Did you know that thirty-four percent of unscheduled equipment downtime is a result of aging equipment and nine percent due to lack of maintenance?
This happens when businesses do not have an accurate maintenance plan to execute maintenance activities efficiently. Without a plan, businesses find it challenging to ensure that maintenance is conducted timely and therefore, experience frequent breakdowns.
Following pre-defined steps helps make the maintenance approach toward all maintenance activities uniform. This, in turn, helps optimize business processes and allocate the right resources, equipment, and set timeframes to complete the required maintenance tasks.
This article explores how maintenance planning works and how it can be expedited.
What is maintenance planning?
Maintenance planning refers to the process of organizing and managing strategies to execute maintenance activities systematically. Identifying and prioritizing operational needs is one of the most important components of effective maintenance planning.
One of the primary goals of maintenance planning is to increase the lifespan of assets by keeping them in optimal condition. It includes devising maintenance strategies so assets are timely maintained – reducing costs associated with asset breakdowns.
Types of maintenance planning strategies
There are various types of maintenance planning strategies each tailored to business needs and requirements. Some types of maintenance planning include:
-> Predictive maintenance
Predictive maintenance is dependent upon up-to-date data and statistics to forecast future asset failures and downtime. This involves conducting asset inspections to assess their condition. The aim of collecting this information is to schedule maintenance at the most appropriate time, so asset uptime can be maximized in the most cost-effective manner.
For example, installing sensors on an industrial pump at a manufacturing plant to identify the pump’s vibration levels and parts misalignment can help identify potential issues in its performance.
Predictive maintenance heavily relies on thresholds and data so if an asset is deviating from its performance, then managers can be alerted. These alerts serve as an indicator of problems in the assets that might occur in the future.
-> Preventive maintenance
Preventive maintenance involves inspecting, maintaining, and servicing assets every now and then to avoid potential breakdowns and prolong the asset lifecycle. Pre-determined maintenance schedules and regular inspections are the best way to maintain assets and avoid downtime.
Detailed maintenance records can be maintained in the form of asset history to account for all maintenance activities on the asset. For instance, conducting regular checks on an office printer to make sure it works properly.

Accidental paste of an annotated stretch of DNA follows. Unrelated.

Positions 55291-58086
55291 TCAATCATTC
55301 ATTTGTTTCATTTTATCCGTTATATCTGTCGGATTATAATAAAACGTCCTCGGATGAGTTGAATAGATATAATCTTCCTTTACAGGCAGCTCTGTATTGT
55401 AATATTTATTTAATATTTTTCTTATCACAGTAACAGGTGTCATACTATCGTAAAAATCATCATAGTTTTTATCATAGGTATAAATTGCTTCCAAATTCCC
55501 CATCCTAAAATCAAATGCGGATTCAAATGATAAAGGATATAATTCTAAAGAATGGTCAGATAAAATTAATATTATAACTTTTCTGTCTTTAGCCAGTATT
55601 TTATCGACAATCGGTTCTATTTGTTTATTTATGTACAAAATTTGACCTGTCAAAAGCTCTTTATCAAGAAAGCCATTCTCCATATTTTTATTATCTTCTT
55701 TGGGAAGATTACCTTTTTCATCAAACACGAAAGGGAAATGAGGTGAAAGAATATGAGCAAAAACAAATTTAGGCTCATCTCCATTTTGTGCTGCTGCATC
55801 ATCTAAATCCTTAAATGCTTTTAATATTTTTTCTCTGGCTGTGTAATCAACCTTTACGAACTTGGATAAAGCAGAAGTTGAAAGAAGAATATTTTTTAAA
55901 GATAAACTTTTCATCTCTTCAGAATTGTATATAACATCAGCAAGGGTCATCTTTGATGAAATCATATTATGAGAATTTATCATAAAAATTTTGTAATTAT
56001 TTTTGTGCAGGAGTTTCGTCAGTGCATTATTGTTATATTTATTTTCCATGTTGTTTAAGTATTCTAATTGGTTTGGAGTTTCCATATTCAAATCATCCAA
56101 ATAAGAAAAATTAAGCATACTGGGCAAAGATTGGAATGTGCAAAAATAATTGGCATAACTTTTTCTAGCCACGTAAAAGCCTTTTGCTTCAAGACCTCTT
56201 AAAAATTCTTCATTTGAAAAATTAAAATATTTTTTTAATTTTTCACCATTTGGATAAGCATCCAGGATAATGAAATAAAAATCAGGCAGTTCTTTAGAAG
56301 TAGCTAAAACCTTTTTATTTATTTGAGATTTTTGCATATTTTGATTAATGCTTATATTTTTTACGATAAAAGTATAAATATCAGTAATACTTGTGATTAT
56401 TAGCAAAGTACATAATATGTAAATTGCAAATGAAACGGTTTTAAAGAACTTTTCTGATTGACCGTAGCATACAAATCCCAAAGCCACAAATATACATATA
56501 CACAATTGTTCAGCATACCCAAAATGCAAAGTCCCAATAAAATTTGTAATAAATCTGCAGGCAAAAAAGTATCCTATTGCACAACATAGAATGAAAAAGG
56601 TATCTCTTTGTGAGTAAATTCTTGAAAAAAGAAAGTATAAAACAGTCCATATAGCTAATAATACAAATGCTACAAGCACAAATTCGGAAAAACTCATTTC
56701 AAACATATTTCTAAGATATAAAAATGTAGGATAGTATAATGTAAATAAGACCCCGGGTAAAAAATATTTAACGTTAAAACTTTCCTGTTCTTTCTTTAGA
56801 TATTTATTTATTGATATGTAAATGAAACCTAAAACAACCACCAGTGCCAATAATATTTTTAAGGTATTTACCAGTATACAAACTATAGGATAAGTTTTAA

-> Reactive maintenance
Reactive maintenance includes carrying out maintenance or repair after an asset has broken down unexpectedly. This means maintenance occurs as a result of malfunction as compared to foresight.
With reactive maintenance, it is difficult to predict when a particular repair will be required making it challenging to prepare spare parts and materials needed. The damage could also be more than anticipated leading to high repair cost. For example, replacing a forklift’s tires after they have completely worn out.
-> Condition-based maintenance
Condition-based maintenance involves analyzing and monitoring existing asset conditions through inspections, tests, and sensory devices to determine when maintenance is required. It is a strategy that tracks the actual condition of an asset to decide whether it needs maintenance or not.
For instance, to ensure that a crane is well-lubricated, the oil levels can be checked every now and then to maintain the right amount of oil.
Difference between maintenance planning and scheduling
Maintenance planning and maintenance scheduling are two interrelated activities – each dependent on the other to effectively execute business operations. They both help streamline daily maintenance processes. The following table explains the difference between the two for better understanding:
|Maintenance Planning||Maintenance Scheduling|
|Purpose||Focuses on what maintenance tasks need to be carried out and why they are important.||Puts the maintenance plan into action by determining when maintenance tasks should be executed.|
|Scope||Applies to the entire maintenance program from identifying maintenance requirements to devising appropriate strategies for the plan’s execution.||Caters to daily and weekly maintenance activities by ensuring timely scheduling of repairs and services to prevent breakdowns.|
|Tasks||Involves:Identifying maintenance goals Determining the type of maintenance required Developing strategies Establishing safety protocols and compliance with regulations Setting budgets and estimating costs||Involves:Assigning date and time to repairs Prioritizing maintenance tasks based on needAdjusting schedules to account for emergenciesCommunicating schedules to maintenance teams Tracking progress of service/repairs|
Benefits of maintenance planning